Researchers at Ohio State University recently leveraged a system at the Ohio Supercomputer Center for a study that shed light on a protein family’s history.
The team, led by Rebecca Lamb, an assistant professor of molecular genetics at OSU, used OSC's 9,300-core "Glenn" cluster to perform sequence alignments and generate phylogenetic trees in order to study the evolutionary history of the poly(ADP-ribose)polymerase, or PARP, protein superfamily. The researchers published their findings in BMC Evolutionary Biology.
“This is computationally intensive work that would have been impossible without the computer resources provided at OSC,” Lamb said in a statement. “In particular, the ability to try a variety of tools that require a great deal of CPU and memory capabilities was essential for success.”
PARP proteins are found in eukaryotes – animals, plants, molds, fungi, algae and protozoa — though they have been most extensively studied in mammals.
Furthermore, “PARPs have been shown to be involved in DNA damage repair, cell death pathways, transcription, and chromatin modification/remodeling,” the researchers wrote. For example, a polymorphism in human PARP1 has been associated with an increased cancer risk and a decreased risk of asthma.
“We [were] interested in the fact that there are so many different types [of PARP proteins] and [that] they are spread across the eukaryotes,” Lamb said. “We became interested in the evolutionary history and as we dived into it [we] found out how complex it was since the majority of functional research into this group of proteins has been done in mammals.”
For the study, the researchers identified 236 PARP proteins from 77 species across five of the six eukaryotic supergroups. Lamb’s team then used the Glenn cluster to perform extensive phylogenetic analyses of the identified PARP regions.
Glenn is a 9,304-core IBM Cluster 1350 system. With a maximum performance of more than 75 teraflops, it holds the No. 191 spot in the latest Top500 supercomputer ranking. The system includes AMD Opteron multi-core technologies and IBM cell processors as well as a variety of memory and processor configurations.
OSC offers several bioinformatics packages for use on Glenn, including Amber, BioPerl, Blast, Blat, ClustalW, EMBOSS, HMMer, MrBayes, ParaView, and PAUP.
For their first step, the team identified more than 300 PARP sequences using the catalytic domain that characterizes the family, called the “PARP signature.”
The researchers selected sequences from the Pfam database identified as members of the PARP family and then retrieved the full sequences from the UniProt database. Additional sequences were obtained by performing Blast searches of databases containing protein data from eukaryotic genomes, including resources at the Joint Genome Institute, the Broad Institute, the J. Craig Venter Institute, and the Arabidopsis Information Resource.
Lamb’s team pared the list down to about 200 proteins by eliminating duplicates and sequences that were less than 100 amino acids long and didn’t include the catalytic domain. Furthermore, the team also selected orthologs from single representative species for each group of vertebrates — for example, human for mammals and chicken for birds — and then discarded sequences from other vertebrates in these groups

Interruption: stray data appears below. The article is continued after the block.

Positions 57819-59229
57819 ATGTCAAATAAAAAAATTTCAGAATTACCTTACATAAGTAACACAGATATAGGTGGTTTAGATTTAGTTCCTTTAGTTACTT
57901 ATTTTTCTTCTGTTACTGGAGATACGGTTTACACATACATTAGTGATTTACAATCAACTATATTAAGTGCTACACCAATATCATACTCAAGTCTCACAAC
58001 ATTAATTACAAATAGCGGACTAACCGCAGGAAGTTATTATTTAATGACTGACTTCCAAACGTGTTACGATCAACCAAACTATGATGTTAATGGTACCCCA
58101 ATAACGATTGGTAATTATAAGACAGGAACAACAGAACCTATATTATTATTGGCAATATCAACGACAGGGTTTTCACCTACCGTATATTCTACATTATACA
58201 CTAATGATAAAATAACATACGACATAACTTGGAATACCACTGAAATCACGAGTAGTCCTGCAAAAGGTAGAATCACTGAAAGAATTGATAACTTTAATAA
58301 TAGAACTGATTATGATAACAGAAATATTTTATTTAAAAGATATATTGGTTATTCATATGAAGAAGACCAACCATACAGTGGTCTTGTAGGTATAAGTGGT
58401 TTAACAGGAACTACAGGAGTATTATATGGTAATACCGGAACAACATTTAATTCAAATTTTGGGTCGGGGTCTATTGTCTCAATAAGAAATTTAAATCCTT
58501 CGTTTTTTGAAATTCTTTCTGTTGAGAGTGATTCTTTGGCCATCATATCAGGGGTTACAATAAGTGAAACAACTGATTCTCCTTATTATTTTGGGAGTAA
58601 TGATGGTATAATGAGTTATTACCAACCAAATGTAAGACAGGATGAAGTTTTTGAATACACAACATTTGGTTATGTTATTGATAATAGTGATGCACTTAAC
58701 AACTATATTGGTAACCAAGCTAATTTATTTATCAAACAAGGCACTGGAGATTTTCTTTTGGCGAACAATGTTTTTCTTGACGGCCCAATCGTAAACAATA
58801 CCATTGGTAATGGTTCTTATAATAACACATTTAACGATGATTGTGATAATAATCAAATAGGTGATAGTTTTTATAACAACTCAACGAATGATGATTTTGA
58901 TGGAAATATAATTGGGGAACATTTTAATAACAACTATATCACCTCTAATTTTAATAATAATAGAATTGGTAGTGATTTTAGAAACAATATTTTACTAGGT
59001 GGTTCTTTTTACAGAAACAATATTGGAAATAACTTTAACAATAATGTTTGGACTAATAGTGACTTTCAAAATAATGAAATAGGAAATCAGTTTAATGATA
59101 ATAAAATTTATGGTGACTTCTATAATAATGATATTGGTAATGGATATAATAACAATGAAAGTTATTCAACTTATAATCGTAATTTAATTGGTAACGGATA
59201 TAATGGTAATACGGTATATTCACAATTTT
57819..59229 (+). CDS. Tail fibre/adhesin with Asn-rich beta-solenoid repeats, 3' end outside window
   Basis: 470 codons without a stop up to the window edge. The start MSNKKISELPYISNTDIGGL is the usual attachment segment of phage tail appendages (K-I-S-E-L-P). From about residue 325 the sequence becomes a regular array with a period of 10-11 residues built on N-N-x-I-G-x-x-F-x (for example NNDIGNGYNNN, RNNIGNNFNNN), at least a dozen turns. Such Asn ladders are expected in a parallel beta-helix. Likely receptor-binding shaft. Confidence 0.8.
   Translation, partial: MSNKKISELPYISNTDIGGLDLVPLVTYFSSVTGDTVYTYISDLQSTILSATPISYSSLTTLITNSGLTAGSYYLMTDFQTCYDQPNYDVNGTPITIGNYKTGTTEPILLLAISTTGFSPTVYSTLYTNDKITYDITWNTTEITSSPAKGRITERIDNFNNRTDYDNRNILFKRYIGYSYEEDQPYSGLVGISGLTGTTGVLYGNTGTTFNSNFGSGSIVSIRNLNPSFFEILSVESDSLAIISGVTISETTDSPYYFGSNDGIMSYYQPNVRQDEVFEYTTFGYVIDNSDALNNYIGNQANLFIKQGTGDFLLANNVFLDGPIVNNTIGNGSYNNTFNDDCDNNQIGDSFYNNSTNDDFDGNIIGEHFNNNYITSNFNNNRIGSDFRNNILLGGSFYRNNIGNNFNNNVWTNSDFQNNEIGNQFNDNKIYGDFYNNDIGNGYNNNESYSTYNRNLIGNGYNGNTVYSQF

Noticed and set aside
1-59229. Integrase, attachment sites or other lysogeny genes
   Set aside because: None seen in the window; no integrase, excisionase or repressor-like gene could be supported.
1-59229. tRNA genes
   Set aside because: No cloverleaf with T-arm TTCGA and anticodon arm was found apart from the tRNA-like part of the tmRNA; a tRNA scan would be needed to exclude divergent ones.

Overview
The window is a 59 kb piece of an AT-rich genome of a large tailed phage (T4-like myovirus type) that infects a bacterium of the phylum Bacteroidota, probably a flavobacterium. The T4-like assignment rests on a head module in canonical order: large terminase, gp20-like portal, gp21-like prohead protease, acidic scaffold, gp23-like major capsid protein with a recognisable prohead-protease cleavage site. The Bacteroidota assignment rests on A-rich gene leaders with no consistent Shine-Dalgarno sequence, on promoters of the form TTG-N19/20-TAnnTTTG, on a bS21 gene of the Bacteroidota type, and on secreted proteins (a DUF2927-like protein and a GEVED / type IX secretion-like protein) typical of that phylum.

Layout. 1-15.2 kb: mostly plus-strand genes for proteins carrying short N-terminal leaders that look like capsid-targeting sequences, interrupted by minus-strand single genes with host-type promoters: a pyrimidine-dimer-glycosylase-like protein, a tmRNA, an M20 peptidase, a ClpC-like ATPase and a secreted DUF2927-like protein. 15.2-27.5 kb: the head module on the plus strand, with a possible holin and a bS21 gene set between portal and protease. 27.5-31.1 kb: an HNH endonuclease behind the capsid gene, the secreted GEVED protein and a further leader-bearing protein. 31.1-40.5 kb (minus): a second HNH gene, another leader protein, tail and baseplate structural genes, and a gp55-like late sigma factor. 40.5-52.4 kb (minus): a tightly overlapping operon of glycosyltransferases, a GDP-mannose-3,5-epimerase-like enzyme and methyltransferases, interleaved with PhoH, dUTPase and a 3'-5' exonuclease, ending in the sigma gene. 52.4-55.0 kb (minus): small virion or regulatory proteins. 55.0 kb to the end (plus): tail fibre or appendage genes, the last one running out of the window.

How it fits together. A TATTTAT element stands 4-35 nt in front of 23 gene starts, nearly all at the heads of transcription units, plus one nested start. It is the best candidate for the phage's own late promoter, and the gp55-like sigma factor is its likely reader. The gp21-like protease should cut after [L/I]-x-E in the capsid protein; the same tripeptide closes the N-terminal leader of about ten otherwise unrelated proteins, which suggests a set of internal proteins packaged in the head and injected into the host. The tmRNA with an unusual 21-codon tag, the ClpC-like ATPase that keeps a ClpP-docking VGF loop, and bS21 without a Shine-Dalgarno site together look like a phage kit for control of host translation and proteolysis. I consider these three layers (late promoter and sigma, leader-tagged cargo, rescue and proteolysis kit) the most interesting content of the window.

“Once we had the sequences, we extracted the catalytic domain, and then we needed to align the sequences,” Lamb said.
“That’s where we really started using the supercomputer center a lot because this takes a lot of computational power.”
The investigators selected MUSCLE to perform the alignments after comparing the results of several alignment tools offered by OSC. Lamb said that the software proved to be “the best at handling the sequences” and that it also introduced fewer gaps than other tools.
Next, they ran PhyML to generate maximum-likelihood trees based on the aligned PARP catalytic domains. Using Glenn, the team was able to test different settings for the software and compare the results to select the most optimal settings prior to creating the tree.
“It would have been extremely difficult if not impossible to run it just on our local computers,” she said. “A lot of the analyses still [took a while], even [on] the supercomputer.”
For instance, once they had selected the requisite software settings, it took six to seven hours to run PhyML on Glenn. However, the same analysis “might have taken days to do on our local computer,” Lamb said.
The team also ran statistical tests to ensure that the trees were accurate. These tests work by randomizing the order of the alignments and generating several trees that are compared to the input tree to see the number of times the randomly generated trees match.
Based on their trees, the researchers concluded, among other things, that ancestral PARP proteins would have had different functions and activities including DNA damage response and genomic maintenance and that the diversity of the superfamily “is larger than previously documented, suggesting [that] as more eukaryotic genomes become available, this gene family will grow in both number and type.”
As a next step, Lamb’s team plans to explore whether PARP proteins found in some fungi play a role in their pathogenicity.
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